Remotely Administering the Docker Engine on Windows Server 2016

Continuing on my series in working with Docker on Windows, I noticed that I always open up a remote powershell window when working with Docker on servers. Nothing wrong with this, if you want to know how to do that you can follow my instructions here.

However what if we want to connect to the Docker engine remotely? There’s got to be a way to do that right? Well it’s not quite so straightforward, but there is a way to do it involving a custom image downloaded from the Docker Hub (built by Stefan Scherer [g|t]) whichs creates TLS certs to allow remote connections.

Let’s go through the steps.

Open up a admin powershell session on your server and navigate to the root of the C: drive.

First we’ll create a folder to download the necessary certificates to: –

cd C:\
mkdir docker

Now we’re going to follow some of the steps outlined by Stefan Scherer here

So first, we need to create a couple more directories: –

cd C:\docker
mkdir server\certs.d
mkdir server\config
mkdir client\.docker

And now we’re going to download a image from Stephan’s docker hub to create the required TLS certificates on our server and drop them in the folders we just created (replace the second IP address with the IP address of your server): –

docker run --rm `
  -e SERVER_NAME=$(hostname) `
  -e IP_ADDRESSES=,192.168.XX.XX `
  -v "$(pwd)\server:c:\programdata\docker" `
  -v "$(pwd)\client\.docker:c:\users\containeradministrator\.docker" stefanscherer/dockertls-windows
dir server\certs.d
dir server\config
dir client\.docker


Once complete you’ll see: –


Now we need to copy the created certs (and the daemon.json file) to the following locations: –

mkdir C:\ProgramData\docker\certs.d
copy-item C:\docker\server\certs.d\ca.pem C:\ProgramData\docker\certs.d
copy-item C:\docker\server\certs.d\server-cert.pem C:\ProgramData\docker\certs.d
copy-item C:\docker\server\certs.d\server-key.pem C:\ProgramData\docker\certs.d
copy-item C:\docker\server\config\daemon.json C:\ProgramData\docker\config

Also open up the daemon.json file and make sure it looks like this: –

    "hosts":  [
    "tlscert":  "C:\\ProgramData\\docker\\certs.d\\server-cert.pem",
    "tlskey":  "C:\\ProgramData\\docker\\certs.d\\server-key.pem",
    "tlscacert":  "C:\\ProgramData\\docker\\certs.d\\ca.pem",
    "tlsverify":  true

Now restart the docker engine: –

restart-service docker

N.B. – If you get an error, have a look in the application event log. The error messages generated are pretty good in letting you know what’s gone wrong (for a freaking change…amiright??)

Next we need to copy the docker certs to our local machine so that we can reference them when trying to connect to the docker engine remotely

So copy all the certs from C:\ProgramData\docker\certs.d to your user location on your machine, mine is C:\Users\Andrew.Pruski\.docker

We can then connect remotely via: –

docker --tlsverify `
  --tlscacert=$env:USERPROFILE\.docker\ca.pem `
  --tlscert=$env:USERPROFILE\.docker\server-cert.pem `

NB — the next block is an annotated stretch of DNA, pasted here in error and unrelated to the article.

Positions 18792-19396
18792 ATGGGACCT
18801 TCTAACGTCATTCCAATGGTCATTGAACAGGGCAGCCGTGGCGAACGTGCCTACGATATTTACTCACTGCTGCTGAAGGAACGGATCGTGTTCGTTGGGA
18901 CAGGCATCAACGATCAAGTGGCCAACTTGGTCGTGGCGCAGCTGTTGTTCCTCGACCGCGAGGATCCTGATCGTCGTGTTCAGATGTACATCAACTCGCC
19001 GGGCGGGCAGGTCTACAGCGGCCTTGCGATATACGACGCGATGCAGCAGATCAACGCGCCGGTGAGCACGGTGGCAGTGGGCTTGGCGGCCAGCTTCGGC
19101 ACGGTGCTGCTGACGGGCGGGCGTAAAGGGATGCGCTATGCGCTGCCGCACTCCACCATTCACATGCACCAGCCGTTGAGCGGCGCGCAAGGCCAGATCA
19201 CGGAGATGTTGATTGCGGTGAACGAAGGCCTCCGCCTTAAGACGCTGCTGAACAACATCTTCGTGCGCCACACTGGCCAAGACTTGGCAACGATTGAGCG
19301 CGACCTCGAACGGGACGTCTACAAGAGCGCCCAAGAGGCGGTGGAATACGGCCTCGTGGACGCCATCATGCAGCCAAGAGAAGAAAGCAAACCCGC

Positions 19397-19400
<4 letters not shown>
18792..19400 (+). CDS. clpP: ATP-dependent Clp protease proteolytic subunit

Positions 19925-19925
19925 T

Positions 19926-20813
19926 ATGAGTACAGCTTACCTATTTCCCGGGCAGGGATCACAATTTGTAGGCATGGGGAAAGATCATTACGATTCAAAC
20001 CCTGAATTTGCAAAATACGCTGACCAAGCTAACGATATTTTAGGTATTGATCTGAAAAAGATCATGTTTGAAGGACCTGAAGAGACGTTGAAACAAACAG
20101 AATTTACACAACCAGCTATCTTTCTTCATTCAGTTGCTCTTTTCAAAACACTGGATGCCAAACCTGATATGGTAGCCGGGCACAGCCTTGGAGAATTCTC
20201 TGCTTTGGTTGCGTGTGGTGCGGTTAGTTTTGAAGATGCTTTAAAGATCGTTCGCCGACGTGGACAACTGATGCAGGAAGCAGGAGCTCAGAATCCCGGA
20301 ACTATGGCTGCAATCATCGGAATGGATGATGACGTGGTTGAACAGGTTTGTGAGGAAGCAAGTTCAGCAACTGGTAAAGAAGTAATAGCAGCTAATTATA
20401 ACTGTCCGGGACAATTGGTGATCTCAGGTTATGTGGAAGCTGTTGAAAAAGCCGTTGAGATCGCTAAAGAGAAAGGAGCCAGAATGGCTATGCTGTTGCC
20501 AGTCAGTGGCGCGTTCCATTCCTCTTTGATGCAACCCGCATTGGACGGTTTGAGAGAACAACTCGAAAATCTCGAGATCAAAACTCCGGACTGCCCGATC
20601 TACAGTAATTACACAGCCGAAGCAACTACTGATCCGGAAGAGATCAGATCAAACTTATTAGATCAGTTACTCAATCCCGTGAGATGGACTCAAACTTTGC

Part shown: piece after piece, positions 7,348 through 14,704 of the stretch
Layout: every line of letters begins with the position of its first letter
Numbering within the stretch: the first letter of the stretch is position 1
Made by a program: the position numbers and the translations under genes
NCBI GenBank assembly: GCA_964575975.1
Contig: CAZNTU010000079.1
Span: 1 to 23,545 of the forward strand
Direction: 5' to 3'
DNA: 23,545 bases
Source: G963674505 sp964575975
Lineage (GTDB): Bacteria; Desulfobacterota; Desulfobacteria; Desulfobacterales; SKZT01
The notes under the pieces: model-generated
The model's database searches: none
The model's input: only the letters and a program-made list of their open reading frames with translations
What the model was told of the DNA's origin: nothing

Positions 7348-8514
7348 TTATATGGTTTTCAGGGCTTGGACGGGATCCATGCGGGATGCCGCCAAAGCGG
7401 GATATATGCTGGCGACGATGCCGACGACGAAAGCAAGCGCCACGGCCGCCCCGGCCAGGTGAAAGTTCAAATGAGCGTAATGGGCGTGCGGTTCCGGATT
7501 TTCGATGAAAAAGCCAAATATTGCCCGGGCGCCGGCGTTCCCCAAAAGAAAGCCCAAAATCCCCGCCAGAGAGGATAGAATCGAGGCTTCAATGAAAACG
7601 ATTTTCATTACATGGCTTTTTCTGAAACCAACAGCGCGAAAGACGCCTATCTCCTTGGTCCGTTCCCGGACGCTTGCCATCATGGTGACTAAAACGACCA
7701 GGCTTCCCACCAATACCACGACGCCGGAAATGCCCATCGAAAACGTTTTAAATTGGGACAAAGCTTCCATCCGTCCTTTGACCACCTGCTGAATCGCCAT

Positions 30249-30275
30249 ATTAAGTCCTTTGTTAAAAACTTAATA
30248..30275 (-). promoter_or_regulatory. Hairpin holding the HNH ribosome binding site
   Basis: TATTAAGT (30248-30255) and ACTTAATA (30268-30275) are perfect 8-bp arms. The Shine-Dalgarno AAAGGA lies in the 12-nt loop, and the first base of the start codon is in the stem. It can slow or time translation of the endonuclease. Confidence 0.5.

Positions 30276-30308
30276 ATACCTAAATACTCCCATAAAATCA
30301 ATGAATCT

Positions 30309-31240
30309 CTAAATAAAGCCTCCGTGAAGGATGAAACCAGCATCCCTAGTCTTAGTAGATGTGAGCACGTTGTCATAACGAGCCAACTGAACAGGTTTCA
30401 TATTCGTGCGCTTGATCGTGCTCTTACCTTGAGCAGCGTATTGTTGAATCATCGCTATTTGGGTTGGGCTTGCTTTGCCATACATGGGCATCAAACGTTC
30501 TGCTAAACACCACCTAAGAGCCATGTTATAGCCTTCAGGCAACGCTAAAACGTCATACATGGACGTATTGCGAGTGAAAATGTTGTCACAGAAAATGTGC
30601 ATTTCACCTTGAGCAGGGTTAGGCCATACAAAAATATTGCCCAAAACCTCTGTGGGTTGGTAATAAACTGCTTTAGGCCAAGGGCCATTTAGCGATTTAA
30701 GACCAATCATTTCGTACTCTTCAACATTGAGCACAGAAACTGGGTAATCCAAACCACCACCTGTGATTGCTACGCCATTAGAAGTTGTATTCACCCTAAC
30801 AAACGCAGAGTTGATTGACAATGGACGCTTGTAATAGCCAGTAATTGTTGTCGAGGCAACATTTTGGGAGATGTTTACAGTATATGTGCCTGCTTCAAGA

--tlskey=$env:USERPROFILE\.docker\server-key.pem `
  -H=tcp://192.168.XX.XX:2375 version


Remember that you’ll need to open up port 2375 on the server’s firewall and you’ll need the Docker client on your local machine (if not already installed). Also Microsoft’s article advises that the following warning is benign: –

level=info msg=”Unable to use system certificate pool: crypto/x509: system root pool is not available on Windows”

Whatever that means. Maybe I’ll just stick to the remote powershell sessions 🙂

Thanks for reading!


Monday Coffee 2017-02-20

No rugby on last weekend so I didn’t have anything to distract me from working. On another note, my flat has never been cleaner!

So last week Microsoft announced Availability Groups for SQL Server on Linux.

This is a big announcement as one of the first things I noticed when playing around with a SQL instance on Linux was the lack of high availability features. (I wrote a post on manually setting up transaction log shopping here).

Microsoft hasn’t released a stripped down version of Availability Groups either. They’ve said in the post that:-

all capabilities that make Availability Groups a flexible, integrated and efficient HADR solution are available on Linux as well

So are we looking at SQL on Linux moving towards an edition that will rival its windows counterpart in features and usability? I think that’s what Microsoft’s end goal will be, a platform independent relation database system.

That for us as SQL Server DBAs mean interesting times ahead. In the future not only will we be looking at the usual options when building our SQL Server instances, we’ll be looking at the pros and cons of the supporting operating system and then making our decisions. Could lead to some interesting design room discussions.

I’ve said before that I think this is great. It’s opening up a whole new world to me as a DBA, I love learning new areas of technology so I can’t wait to get my hands on this and start playing around.

Have a good week!


Friday Reading 2017-02-17

Is it me or is February dragging? Anyway, mixed in with this crazy week I’ve been reading: –

SQL Server vs SQL Server vNext
Henrico Bekker runs through a performance comparison of SQL Server against SQL Server on Linux

What Are FeFETs?